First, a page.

I gave your technique of an extra rise and extended proof a whirl this weekend.  I made the Miche in Hammelmans book.  I made the firm starter earlier than usual and fridged it overnight.  Took it out a few hours early and let it peak.  Made dough with cold water, folded as usual and kept the dough outside where it was cool.  I did not punch it down like you but I did give it a "hard" fold  Gave it another few hours shaped and let rise at room temp.  The bread turned out really good flavor and aromawise.  It also had a good irregular crumb which I thought I might lose after the hard fold.  Another bonus is after your folds you can keep it cool and get on with your weekend and bake when it's convienent.  Thanks again for the advice.

Da Crumb Bum

newbiebaker's picture
newbiebaker

i think, personally the water can make a huge difference... the different mineral and vitamins and other junk seems like it could greatly affect the flavor

CosmicChuck's picture
CosmicChuck

I have actually wondered about this myself. I use my local water filtered through a Brita but have been tempted to try distilled water or bottled mountain spring water to see how much they affect it.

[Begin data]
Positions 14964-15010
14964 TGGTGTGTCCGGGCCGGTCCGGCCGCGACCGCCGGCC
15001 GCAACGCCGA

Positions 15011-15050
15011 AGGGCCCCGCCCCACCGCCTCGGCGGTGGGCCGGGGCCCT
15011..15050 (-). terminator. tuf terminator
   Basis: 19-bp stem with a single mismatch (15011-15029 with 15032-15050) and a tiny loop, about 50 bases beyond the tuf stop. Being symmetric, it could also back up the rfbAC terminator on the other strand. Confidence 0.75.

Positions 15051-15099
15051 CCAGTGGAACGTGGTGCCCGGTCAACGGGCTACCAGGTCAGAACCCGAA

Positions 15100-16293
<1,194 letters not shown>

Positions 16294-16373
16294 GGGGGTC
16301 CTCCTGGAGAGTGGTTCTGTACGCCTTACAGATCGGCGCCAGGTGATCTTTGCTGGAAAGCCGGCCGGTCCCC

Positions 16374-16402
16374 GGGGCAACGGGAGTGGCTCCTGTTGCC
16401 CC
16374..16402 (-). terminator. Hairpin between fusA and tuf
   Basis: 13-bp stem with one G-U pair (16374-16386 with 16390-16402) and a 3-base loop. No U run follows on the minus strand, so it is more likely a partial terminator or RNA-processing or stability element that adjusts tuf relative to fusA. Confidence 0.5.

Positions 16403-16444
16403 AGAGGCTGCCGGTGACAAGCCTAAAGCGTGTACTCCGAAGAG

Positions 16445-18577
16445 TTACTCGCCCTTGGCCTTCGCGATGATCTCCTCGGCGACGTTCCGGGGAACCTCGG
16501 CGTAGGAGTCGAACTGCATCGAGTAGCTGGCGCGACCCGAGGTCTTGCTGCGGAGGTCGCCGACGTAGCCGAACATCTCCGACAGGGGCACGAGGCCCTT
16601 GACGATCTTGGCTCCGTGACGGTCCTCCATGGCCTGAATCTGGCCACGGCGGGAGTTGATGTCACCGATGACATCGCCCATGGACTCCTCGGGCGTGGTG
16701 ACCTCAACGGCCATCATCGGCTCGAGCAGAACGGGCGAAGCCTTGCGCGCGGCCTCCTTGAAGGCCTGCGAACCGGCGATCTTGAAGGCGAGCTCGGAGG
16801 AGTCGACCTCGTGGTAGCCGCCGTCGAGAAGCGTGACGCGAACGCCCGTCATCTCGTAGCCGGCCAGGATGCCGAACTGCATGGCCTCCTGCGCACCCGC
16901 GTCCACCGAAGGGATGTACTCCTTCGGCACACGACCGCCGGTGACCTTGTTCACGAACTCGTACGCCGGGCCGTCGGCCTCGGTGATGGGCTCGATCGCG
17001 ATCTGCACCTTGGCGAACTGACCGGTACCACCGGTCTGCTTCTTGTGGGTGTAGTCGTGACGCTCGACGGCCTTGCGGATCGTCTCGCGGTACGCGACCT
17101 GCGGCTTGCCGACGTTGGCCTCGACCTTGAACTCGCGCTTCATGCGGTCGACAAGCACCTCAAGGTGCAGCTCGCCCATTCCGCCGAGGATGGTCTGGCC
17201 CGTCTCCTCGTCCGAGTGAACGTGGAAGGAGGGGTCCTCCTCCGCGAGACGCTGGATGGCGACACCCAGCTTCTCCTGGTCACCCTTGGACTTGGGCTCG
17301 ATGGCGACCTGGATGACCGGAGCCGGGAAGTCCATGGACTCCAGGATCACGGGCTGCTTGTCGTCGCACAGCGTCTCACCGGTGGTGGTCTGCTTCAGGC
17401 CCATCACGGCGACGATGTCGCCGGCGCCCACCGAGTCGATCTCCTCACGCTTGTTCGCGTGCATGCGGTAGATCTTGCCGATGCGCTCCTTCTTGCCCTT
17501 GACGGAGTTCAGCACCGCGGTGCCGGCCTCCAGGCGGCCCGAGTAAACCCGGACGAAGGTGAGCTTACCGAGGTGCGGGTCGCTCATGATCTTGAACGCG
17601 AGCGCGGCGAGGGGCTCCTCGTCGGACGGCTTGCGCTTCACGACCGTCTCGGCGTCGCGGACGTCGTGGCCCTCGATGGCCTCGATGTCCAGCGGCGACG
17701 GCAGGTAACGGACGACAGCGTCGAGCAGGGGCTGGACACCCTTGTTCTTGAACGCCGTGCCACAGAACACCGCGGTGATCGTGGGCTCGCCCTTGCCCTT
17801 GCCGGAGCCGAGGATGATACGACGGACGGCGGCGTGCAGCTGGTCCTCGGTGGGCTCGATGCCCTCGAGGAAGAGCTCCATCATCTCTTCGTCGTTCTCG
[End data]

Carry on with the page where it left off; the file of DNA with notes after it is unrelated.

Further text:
Has anyone out there done any experimentation along these lines?

Cliff Johnston's picture
Cliff Johnston

Yes, I've found that water does make a difference. 

We moved recently.  My wife and I like the water here more than at our previous residence;  however, our dogs drink it only as a last resort.  They prefer to go outside and drink rainwater.  I started to use bottled spring water sometime ago because the tap water was horrible.  I have stayed with it.  It does make a difference.  It is a major ingredient and having it as a stabile ingredient is a big plus.

Cliff. Johnston
"May the best you've ever seen,
 Be the worst you'll ever see;"
from A Scots Toast by Allan Ramsay

xma's picture
xma

Like Cliff Johnston, I have played around with water.  Many people deem it strange that we drink distilled water in the house, but I learned to make bread using distilled water.  Imagine my shock when I read from Hamelman's 'Bread' that the yeast needs the minerals and what-have-you in water, and voila! the slack dough I've been wondering about for years and have always blamed on weak flour turned to beautiful and easy-to-work-with doughs.  He says the best water to use is neither too soft nor too hard, with the ppm in the 100-150 range.  He also says it's good to use water on the slightly acidic side, just a little under ph7.

I must say I don't think it makes much of a difference in the final product, but the handling ability of the dough is distinct.  But I have noted this difference only in the basic doughs--the just flour-water-yeast-salt kind--but in anything with considerable fats, eggs or milk, I continue to use distilled because with all the other elements in it, I don't think the water would make much of a difference.